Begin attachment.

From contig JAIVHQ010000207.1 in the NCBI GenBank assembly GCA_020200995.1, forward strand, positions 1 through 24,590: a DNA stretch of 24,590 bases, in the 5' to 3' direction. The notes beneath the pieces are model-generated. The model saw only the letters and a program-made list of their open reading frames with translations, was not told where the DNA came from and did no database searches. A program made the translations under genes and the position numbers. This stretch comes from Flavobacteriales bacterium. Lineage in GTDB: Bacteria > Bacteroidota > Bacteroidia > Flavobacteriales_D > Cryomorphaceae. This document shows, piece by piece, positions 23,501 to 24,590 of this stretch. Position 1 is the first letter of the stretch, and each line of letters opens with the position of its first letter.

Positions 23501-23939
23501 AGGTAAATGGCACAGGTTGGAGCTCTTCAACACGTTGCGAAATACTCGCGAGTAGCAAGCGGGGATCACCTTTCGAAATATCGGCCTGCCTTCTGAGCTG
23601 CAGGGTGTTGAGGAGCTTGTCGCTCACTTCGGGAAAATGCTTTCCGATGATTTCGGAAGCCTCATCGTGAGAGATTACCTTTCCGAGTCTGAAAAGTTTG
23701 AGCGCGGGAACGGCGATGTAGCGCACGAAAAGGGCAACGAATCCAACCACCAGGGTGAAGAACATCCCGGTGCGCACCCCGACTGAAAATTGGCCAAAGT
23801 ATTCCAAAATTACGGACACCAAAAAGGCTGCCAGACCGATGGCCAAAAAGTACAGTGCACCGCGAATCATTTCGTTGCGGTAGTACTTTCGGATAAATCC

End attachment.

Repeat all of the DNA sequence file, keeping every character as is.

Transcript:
From contig JAIVHQ010000207.1 in the NCBI GenBank assembly GCA_020200995.1, forward strand, positions 1 through 24,590: a DNA stretch of 24,590 bases, in the 5' to 3' direction. The notes beneath the pieces are model-generated. The model saw only the letters and a program-made list of their open reading frames with translations, was not told where the DNA came from and did no database searches. A program made the translations under genes and the position numbers. This stretch comes from Flavobacteriales bacterium. Lineage in GTDB: Bacteria > Bacteroidota > Bacteroidia > Flavobacteriales_D > Cryomorphaceae. This document shows, piece by piece, positions 23,501 to 24,590 of this stretch. Position 1 is the first letter of the stretch, and each line of letters opens with the position of its first letter.

Positions 23501-23939
23501 AGGTAAATGGCACAGGTTGGAGCTCTTCAACACGTTGCGAAATACTCGCGAGTAGCAAGCGGGGATCACCTTTCGAAATATCGGCCTGCCTTCTGAGCTG
23601 CAGGGTGTTGAGGAGCTTGTCGCTCACTTCGGGAAAATGCTTTCCGATGATTTCGGAAGCCTCATCGTGAGAGATTACCTTTCCGAGTCTGAAAAGTTTG
23701 AGCGCGGGAACGGCGATGTAGCGCACGAAAAGGGCAACGAATCCAACCACCAGGGTGAAGAACATCCCGGTGCGCACCCCGACTGAAAATTGGCCAAAGT
23801 ATTCCAAAATTACGGACACCAAAAAGGCTGCCAGACCGATGGCCAAAAAGTACAGTGCACCGCGAATCATTTCGTTGCGGTAGTACTTTCGGATAAATCC